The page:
[opensource-dev] New HTTP Library & Project Viewer

Carlo Wood carlo at alinoe.com
Thu Aug 2 10:14:10 PDT 2012


On Thu, 2 Aug 2012 02:01:45 -0700
Dahlia Trimble <dahliatrimble at gmail.com> wrote:

> I can't help but think something is wrong here.  A single TCP/IP link
> is more than capable of saturating available network bandwidth with
> efficient transfers of large volumes of data provided the end-points
> can produce and consume quickly enough.
> 
> It seems part of the problem may in the request/response nature of
> HTTP. The viewer needs to make a request for each asset it needs as
> it discovers it needs it. It sends a request for each asset, and the
> provider endpoint then has to do whatever it does to make the asset
> available before beginning to send it back to the client. This may
> occur relatively instantly in the case of assets in a server memory
> cache, or a lot longer depending on where it needs to be pulled from
> or how it may need to be prepared. Assuming this is the case, having
> multiple overlapping requests can improve the overall download rate
> of multiple assets by allowing some downloads to occur while others
> are prepared, albeit at the expense of additional connections. Having
> a persistent connection reduces some of the delays introduced by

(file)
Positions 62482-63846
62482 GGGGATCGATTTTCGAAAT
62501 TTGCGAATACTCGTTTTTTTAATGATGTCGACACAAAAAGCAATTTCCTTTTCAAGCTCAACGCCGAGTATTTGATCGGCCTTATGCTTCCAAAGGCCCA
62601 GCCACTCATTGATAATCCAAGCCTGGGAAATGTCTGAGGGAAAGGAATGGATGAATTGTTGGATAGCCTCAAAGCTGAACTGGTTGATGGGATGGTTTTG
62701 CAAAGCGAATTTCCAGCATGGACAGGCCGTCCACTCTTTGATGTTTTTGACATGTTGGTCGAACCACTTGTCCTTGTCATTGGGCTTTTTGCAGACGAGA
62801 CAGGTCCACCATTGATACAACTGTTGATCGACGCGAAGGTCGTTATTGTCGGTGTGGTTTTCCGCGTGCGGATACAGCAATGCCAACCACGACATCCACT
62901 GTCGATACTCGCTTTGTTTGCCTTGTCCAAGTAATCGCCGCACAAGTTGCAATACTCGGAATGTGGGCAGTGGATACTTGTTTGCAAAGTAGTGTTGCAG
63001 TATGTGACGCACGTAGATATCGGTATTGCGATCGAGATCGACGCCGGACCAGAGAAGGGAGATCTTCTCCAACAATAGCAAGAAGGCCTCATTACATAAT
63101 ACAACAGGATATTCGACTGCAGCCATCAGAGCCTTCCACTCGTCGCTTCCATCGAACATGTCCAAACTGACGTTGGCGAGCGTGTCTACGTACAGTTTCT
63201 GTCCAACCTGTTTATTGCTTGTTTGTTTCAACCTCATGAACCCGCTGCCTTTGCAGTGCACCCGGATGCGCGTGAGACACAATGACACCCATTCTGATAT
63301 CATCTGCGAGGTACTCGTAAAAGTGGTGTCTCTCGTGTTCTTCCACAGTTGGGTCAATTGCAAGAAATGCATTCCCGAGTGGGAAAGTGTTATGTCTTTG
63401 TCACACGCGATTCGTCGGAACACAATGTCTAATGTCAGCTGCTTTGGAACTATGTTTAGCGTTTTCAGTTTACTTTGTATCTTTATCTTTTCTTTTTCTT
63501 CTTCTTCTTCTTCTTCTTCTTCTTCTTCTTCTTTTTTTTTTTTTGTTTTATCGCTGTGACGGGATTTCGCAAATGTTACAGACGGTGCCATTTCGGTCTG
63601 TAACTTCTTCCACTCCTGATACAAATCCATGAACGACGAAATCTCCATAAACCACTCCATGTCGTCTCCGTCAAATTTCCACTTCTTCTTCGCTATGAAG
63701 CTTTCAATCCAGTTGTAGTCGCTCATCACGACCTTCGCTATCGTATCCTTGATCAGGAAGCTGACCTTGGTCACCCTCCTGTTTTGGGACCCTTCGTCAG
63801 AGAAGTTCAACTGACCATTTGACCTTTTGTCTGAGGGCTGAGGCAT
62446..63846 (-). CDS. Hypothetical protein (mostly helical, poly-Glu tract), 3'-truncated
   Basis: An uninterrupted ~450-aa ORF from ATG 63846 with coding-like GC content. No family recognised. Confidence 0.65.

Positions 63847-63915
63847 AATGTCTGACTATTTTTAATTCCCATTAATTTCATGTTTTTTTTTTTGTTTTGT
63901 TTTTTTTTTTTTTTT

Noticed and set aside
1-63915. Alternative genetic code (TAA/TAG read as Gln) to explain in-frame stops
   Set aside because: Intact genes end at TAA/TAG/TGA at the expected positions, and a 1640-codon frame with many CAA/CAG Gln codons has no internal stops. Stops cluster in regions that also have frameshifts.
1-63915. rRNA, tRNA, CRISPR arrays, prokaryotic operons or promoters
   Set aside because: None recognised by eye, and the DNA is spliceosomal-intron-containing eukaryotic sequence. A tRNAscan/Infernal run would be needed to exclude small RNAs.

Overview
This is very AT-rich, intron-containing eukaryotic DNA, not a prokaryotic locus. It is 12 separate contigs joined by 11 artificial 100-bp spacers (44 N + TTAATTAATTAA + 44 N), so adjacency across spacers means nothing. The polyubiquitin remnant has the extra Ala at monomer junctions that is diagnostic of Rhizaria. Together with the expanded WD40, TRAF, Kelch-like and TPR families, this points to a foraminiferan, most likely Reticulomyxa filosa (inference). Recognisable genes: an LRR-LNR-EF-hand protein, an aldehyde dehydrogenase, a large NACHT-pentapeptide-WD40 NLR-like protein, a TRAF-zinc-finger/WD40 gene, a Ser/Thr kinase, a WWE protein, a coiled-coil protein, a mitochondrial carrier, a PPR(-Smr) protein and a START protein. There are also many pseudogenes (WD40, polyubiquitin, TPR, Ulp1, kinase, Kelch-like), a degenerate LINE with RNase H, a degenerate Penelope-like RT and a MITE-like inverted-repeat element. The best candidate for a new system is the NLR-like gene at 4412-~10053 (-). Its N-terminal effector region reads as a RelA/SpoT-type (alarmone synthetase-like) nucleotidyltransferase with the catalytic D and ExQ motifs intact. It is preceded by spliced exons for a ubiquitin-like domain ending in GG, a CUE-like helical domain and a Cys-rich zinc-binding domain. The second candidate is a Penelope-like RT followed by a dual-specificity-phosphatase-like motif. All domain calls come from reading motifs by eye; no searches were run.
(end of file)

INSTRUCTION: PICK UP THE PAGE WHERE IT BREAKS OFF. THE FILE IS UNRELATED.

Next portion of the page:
> re-establishing a connection for each asset, but it does nothing to
> reduce the time that the server endpoint needs to acquire and prepare
> the asset to send.
> 
> Now (assuming this isn't the case already) if the producer endpoint
> could be made aware of future requests, it could fetch and prepare
> the asset for transfer prior to the actual request being received,
> thereby reducing or eliminating the time delays inherent in the
> request-response paradigm. This *may* be as simple as adding
> additional optional UUIDs and parameters to the asset request for
> assets that the viewer would likely be requesting next. If this were
> the case, a single connection could have a higher effective
> throughput by ensuring minimal delays between request and response,
> and reduce the need for more simultaneous connections.
> 
> Such a solution may or may not be practical or easily implemented in
> existing infrastructure, or may not be as efficient as other designs.
> My point is more or less meant to bring more perspectives into the
> discussion by considering other bottlenecks that may exist, which if
> mitigated, could reduce the need for excessive connections.
> 
> Thoughts?
> -dahlia

Dahlia, an overwhelming amount of past experience has taught us that
Linden Lab is not interested if you "think along" with them about the
server, or the viewer-server protocol,either with suggestions, designs
or anything. This list is set up to get feedback about viewer bugs, and
to announce things they came up with (in most cases someone else came up
with than the ones that we're allowed to talk with). So, it's a complete
waste of your time to do anything else than to just sit back and read
what Linden Lab is going to push through (no matter what arguments you
come with, or what flaws you point out).

[ That being said, they came up with "pipelining" as the solution for
the problem you mention. That allows a viewer to send new requests over
the same connection, without having to wait for a reply for former
requests. This isn't the most efficient solution, but a lot better
(still depending on the closed source server implementation though)
than how it works so far. ]

-- 
Carlo Wood <carlo at alinoe.com>


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